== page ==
Busman M.,Bacterial Foodborne Pathogens and Mycology Research Unit | Bobell J.R.,Bacterial Foodborne Pathogens and Mycology Research Unit | Maragos C.M.,Bacterial Foodborne Pathogens and Mycology Research Unit
Food Control | Year: 2015

Certain fungi that grow on crops can produce aflatoxins, which are highly carcinogenic. One of these, aflatoxin B1 can be metabolized by mammals to aflatoxin M1, a form that retains potent carcinogenicity and which can be excreted into milk. Direct analysis in real time (DART) ionization coupled to a high resolution mass spectrometer (MS) was used for the rapid quantitative analysis of a common form of aflatoxin, AFM1, extracted from cow milk. Sample preparation procedure and instrument parameter settings were optimized to obtain sensitive and accurate determination of AFM1. The lowest calibration level (LCL) for aflatoxin AFM1 was 0.1μg/kg. Quantitative analysis was performed with the use of matrix-matched standards employing a 13C-labeled internal standard for AFM1. DART-MS of spiked milk extracts gave linear response over the range of 0.1-2.5μg/kg. Good recoveries (94.7-109.2%) and repeatabilities (RSD 13.5-9.6%) were obtained at spiking levels of 0.5 and 2.0μg/kg. The results of the study further demonstrate the potential of ambient ionization-MS techniques for the sensitive, convenient and rapid quantitative determination of mycotoxins from difficult matrices. © 2014.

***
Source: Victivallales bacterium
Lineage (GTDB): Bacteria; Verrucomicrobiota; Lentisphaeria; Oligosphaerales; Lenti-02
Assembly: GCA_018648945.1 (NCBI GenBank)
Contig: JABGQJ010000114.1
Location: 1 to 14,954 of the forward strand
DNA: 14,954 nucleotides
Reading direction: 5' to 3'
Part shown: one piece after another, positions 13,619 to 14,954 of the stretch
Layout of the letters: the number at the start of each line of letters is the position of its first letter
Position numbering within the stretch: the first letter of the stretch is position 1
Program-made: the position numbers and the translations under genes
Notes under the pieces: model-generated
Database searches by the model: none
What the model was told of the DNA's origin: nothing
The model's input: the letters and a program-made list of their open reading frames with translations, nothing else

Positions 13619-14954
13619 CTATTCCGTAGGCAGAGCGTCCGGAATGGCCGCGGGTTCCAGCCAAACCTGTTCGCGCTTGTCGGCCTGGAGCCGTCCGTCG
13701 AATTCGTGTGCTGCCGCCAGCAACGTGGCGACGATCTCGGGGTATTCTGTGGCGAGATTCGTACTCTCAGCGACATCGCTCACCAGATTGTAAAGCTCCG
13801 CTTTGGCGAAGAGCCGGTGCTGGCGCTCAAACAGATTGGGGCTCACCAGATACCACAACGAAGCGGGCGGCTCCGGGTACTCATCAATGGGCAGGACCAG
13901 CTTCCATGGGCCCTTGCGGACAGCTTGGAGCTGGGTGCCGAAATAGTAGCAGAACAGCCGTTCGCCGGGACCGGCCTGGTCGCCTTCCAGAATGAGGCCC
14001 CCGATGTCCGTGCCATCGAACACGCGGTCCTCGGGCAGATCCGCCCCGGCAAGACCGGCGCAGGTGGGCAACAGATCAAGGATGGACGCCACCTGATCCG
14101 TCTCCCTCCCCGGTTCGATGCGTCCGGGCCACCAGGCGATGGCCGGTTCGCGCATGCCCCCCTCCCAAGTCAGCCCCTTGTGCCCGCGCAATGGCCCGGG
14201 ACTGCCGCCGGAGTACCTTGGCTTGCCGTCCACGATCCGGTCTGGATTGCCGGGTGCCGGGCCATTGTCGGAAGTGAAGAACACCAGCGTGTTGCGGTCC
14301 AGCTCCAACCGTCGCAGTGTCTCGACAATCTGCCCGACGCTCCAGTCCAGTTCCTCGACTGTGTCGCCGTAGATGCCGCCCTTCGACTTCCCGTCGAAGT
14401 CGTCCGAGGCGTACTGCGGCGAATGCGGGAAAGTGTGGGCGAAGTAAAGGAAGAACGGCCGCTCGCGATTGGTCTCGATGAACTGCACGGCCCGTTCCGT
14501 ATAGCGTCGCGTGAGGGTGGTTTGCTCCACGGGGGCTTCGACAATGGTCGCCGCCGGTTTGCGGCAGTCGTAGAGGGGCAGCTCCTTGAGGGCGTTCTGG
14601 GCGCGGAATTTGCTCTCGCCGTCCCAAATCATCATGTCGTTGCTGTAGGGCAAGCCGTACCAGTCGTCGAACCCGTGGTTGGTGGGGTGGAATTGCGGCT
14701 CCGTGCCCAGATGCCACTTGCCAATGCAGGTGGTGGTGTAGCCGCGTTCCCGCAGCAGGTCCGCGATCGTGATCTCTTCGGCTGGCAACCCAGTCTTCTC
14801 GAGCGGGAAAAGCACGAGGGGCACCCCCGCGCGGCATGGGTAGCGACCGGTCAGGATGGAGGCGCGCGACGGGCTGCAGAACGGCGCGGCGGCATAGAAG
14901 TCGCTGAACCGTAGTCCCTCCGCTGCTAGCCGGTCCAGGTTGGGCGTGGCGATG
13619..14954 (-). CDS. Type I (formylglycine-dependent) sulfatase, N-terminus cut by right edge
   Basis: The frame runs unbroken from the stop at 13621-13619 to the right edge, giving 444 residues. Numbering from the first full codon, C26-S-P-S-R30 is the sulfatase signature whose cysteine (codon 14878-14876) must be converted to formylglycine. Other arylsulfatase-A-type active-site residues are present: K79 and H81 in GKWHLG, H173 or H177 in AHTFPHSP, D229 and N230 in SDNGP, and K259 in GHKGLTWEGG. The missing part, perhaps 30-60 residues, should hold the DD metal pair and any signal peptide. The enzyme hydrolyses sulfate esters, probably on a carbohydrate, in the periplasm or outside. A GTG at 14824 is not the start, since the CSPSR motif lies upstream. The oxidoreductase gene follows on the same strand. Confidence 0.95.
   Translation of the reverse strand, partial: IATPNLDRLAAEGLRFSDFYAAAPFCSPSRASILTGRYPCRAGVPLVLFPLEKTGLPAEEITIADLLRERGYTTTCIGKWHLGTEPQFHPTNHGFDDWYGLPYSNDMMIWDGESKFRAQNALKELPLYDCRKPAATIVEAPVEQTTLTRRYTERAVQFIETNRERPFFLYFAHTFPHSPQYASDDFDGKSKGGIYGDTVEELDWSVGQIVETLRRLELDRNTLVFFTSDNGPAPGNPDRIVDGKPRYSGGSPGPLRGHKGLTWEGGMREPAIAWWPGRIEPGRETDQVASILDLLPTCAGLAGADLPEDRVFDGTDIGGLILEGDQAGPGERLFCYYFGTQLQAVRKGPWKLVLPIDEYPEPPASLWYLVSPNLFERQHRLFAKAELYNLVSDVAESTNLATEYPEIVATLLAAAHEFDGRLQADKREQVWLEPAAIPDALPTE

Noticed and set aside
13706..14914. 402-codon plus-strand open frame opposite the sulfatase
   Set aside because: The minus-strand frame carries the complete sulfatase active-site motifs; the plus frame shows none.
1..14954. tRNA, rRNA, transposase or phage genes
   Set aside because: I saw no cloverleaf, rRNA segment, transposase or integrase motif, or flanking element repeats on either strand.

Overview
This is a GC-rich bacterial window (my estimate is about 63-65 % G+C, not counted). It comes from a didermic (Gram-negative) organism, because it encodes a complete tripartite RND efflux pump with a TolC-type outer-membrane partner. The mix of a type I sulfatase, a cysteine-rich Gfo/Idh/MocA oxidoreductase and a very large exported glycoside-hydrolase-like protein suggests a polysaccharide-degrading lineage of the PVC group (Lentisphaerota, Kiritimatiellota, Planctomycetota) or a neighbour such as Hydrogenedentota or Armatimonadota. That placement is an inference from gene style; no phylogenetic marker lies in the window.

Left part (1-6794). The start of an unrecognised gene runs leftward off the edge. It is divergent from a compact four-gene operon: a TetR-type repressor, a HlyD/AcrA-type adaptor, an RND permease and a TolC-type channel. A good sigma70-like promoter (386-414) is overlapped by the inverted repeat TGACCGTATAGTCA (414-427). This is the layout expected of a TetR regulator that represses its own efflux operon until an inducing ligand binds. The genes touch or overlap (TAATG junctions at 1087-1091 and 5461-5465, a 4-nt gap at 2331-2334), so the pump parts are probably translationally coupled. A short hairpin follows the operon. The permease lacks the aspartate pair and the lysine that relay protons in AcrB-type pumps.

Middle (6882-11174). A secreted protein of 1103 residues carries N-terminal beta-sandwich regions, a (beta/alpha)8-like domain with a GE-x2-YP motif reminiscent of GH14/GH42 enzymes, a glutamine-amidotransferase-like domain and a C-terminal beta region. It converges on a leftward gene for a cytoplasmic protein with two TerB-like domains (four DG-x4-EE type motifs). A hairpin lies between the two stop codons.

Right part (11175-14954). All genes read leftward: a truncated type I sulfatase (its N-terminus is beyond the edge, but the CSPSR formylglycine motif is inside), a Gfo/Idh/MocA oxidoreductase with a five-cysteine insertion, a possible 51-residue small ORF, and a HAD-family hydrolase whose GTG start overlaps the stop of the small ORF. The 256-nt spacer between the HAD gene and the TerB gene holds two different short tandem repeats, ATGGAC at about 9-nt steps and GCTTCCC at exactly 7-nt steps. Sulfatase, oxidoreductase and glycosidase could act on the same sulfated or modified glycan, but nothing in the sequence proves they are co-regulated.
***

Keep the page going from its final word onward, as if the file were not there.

Taskin H.,Cukurova University | Kalaca S.B.,Cukurova University | Hansen K.,Swedish Museum of Natural History | O'Donnell K.,Bacterial Foodborne Pathogens and Mycology Research Unit
Mycologia | Year: 2012

The present study was conducted to better understand how the phylogenetic diversity of true morels (Morchella) in Turkey compares with species found in other regions of the world. The current research builds on our recently published surveys of 10 Turkish provinces and the northern hemisphere in which DNA sequence data from 247 and 562 collections respectively were analyzed phylogenetically. Herein we report on phylogenetic analyses of 243 additional collections made in spring 2009 and 2010 from eight additional provinces in the Aegean, Black Sea, central Anatolia, eastern Anatolia and Marmara regions of Turkey. Our analysis revealed that five species within the Esculenta clade (yellow morels) and 15 species within the Elata clade (black morels) were present in Turkey. Our preliminary results also indicate that M. anatolica, recently described from a collection in Muǧla province in the Aegean region of Turkey, is a closely related sister of M. rufobrunnea; these two species comprise a separate evolutionary lineage from the Esculenta and Elata clades. Nine species of Morchella currently are known only from Turkey, four species were present in Turkey and other European countries and seven species might have been introduced to Turkey anthropogenically. Three of the putatively exotic species in Turkey appear to be endemic to western North America; they are nested within a clade of fire-adapted morels that dates to the late Oligocene, 25 000 000 y ago. Our results indicate that there are roughly twice as many Morchella species in Turkey compared with the other regions of Europe sampled. Knowledge of Morchella species diversity and their biogeographic distribution are crucial for formulating informed conservation policies directed at preventing species loss and ensuring that annual morel harvests are sustainable and ecologically sound. © 2012 by The Mycological Society of America.


Naumann T.A.,Bacterial Foodborne Pathogens and Mycology Research Unit | Wicklow D.T.,Bacterial Foodborne Pathogens and Mycology Research Unit
Phytopathology | Year: 2010